The operator then actuates piston rod 102 to extend in the direction of arrow A toward closure cap 38. As piston rod 102 extends, chubb pack bag 15 will further conform to the internal surfaces presented and the internal pressure generated within container well 140 will likewise increase as chubb pack bag 15 is compressed between piston seal 107 and cavity endwall 52 of cap 38. Chubb pack bag 15 now begins to take on an additional role as a sealing gasket to prevent fluid 12 from traveling between interior cylindrical wall 26 and piston seal 107 or between the interface at closure cap rim 46 and annular rim 30. Once the internal pressure reaches a value greater than the burst pressure of the chubb pack bag 15, that portion of chubb pack bag 15 bounded by the burst port 60 of closure cap 38 ruptures and the contained fluid 12 will be forced through fluid dispense passageway 56 and dispense port 58. At such high internal fluid pressure, chubb pack bag 15 is additionally forced against internal cylindrical wall 26 of dispense cylinder 16 and the frictional force generated therebetween as the bag 15 is collapsed assists in further forcing dispense cylinder 16 against closure cap 38 at the interface of closure cap rim 46 and annular rim 30. Thus the sealing force between closure cap 38 and dispense cylinder 16 is again augmented by the internal pressure generated at chubb pack bag 15 with cylindrical wall 22.

Throughout the extension of piston rod 102 through dispense cylinder 16, the internal pressure generated on fluid 12 forces chubb pack bag 15 against all the internal surfaces defining container well 140 and thereby continually seals the interfaces at piston seal 107, at annular rim 30, and about the rim of burst port 60. Piston rod 102 is able to force piston seal fully through container well 140 until chubb pack bag 15 is fully compressed against cavity endwall 52 whereby fluid 12 has been fully dispensed therefrom. Thus, dispense system 10 dispenses the fluid 12 of chubb pack bag 15 in a single stroke and prevents or minimizes the exposure of any intimate parts to fluid 12. Dispense system 10 therefore obviates the need for the costly and time-consuming maintenance and repair as required for reciprocating dispense systems.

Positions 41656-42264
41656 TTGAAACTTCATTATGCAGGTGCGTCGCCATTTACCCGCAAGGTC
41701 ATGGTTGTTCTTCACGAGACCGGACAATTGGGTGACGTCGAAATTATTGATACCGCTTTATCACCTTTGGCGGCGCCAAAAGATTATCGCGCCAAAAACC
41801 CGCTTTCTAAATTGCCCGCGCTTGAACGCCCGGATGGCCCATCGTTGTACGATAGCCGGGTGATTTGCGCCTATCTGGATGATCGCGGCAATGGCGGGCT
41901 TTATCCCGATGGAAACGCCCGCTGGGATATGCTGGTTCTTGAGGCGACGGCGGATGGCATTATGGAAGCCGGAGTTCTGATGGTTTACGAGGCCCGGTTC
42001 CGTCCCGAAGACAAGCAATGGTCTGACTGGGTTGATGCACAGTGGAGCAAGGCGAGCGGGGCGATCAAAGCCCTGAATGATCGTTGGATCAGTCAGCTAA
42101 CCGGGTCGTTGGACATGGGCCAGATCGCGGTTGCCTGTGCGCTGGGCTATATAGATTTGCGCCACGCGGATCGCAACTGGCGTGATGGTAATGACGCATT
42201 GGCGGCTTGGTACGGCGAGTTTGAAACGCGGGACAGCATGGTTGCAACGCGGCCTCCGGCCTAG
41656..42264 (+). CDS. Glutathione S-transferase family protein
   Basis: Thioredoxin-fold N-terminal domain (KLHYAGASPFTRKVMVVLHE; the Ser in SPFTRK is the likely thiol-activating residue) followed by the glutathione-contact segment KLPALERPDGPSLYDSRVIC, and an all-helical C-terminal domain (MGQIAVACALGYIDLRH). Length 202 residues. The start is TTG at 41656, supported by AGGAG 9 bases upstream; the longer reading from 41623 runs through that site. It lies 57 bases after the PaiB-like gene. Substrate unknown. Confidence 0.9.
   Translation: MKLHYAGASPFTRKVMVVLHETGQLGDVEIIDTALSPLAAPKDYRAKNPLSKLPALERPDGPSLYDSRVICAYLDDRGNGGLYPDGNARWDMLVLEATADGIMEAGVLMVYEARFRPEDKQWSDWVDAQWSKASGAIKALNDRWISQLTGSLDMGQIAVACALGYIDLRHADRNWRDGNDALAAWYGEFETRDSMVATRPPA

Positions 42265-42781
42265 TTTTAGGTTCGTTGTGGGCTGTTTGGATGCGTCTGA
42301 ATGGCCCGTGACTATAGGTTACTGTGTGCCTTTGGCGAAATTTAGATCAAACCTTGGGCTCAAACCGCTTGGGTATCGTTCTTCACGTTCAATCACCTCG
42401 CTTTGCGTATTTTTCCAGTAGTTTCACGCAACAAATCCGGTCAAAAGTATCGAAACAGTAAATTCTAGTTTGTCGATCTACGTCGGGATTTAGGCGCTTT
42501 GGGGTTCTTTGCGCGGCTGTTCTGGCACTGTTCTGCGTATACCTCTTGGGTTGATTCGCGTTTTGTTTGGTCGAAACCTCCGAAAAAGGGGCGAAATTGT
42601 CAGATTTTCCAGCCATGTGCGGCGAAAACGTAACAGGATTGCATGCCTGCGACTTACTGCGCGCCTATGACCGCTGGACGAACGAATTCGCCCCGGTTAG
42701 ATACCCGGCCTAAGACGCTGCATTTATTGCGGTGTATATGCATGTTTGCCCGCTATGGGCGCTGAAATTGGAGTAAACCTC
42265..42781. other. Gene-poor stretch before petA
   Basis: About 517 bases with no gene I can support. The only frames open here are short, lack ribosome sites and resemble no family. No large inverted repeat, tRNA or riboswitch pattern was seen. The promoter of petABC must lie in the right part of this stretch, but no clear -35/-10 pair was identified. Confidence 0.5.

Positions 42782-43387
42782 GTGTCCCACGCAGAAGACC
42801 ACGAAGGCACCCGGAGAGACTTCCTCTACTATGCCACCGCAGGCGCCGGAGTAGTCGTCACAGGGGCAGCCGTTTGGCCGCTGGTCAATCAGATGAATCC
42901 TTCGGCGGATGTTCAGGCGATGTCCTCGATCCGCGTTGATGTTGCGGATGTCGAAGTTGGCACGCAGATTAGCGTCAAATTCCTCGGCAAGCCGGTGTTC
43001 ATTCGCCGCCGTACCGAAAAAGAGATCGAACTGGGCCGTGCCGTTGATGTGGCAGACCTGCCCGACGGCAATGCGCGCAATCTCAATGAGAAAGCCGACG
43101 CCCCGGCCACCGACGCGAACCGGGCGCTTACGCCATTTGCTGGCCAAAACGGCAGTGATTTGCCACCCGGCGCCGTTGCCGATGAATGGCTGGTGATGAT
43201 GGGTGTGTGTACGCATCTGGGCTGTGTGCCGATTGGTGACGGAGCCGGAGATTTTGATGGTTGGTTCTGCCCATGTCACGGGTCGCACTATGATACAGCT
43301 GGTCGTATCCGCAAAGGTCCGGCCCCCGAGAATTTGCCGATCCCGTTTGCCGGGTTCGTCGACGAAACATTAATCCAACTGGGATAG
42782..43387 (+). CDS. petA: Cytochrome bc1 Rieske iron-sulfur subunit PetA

After chubb pack bag 15 has been fully compressed, the operator retracts piston rod 102 so as to relieve any pressure remaining within closure cap cavity 54. The operator then de-energizes sealing pistons 70 and 72 so as to retract sealing piston rods 78 and 80. As described hereinabove, the operator may then rotate locking bar 116 clear of closure cap 38 and thereafter remove closure cap 38. The operator would then, if necessary, extend piston rod in the direction of arrow A until piston seal 107 extends through dispense opening 32 of dispense cylinder 16 allowing the operator to remove the collapsed chubb pack bag 15 therefrom. Little or no clean-up is required before loading a subsequent chubb pack bag 15 and repeating the dispensing operation.

With reference to FIG. 8, the present invention also contemplates a modification to dispense system 10 so as to provide additional sealing force for pinning dispense cylinder 16 against closure cap 38. Dispense system 310 includes many of the same components as dispense system 10, which will be noted by the same numbers. Dispense system 310 desirably utilizes the same ram apparatus 100, dispense cylinder 16, closure cap 38, sealing pistons 70 and 72 and locking levers 82 and 84 of dispense system 10. Base plate is removed and guide plate 94 of dispense system 10 is modified to include first and second transversely-spaced cantilever arms 312 and 314 pivotally supporting first and second yokes 316 and 318, at pivot pins 320 and 322, respectively. First and second yokes 316 and 318 each provide a bushing 324 and 326 for slidably accommodating guide rods 112 and 114 therethrough. Main cylinder 104 of ram apparatus 100 includes a trunnion 216 mounted thereon for abutting engagement with yokes 316 and 318 so as to force same against stop members 328 and 330 mounted on ends 112 b and 114 b of guide rods 112 and 114.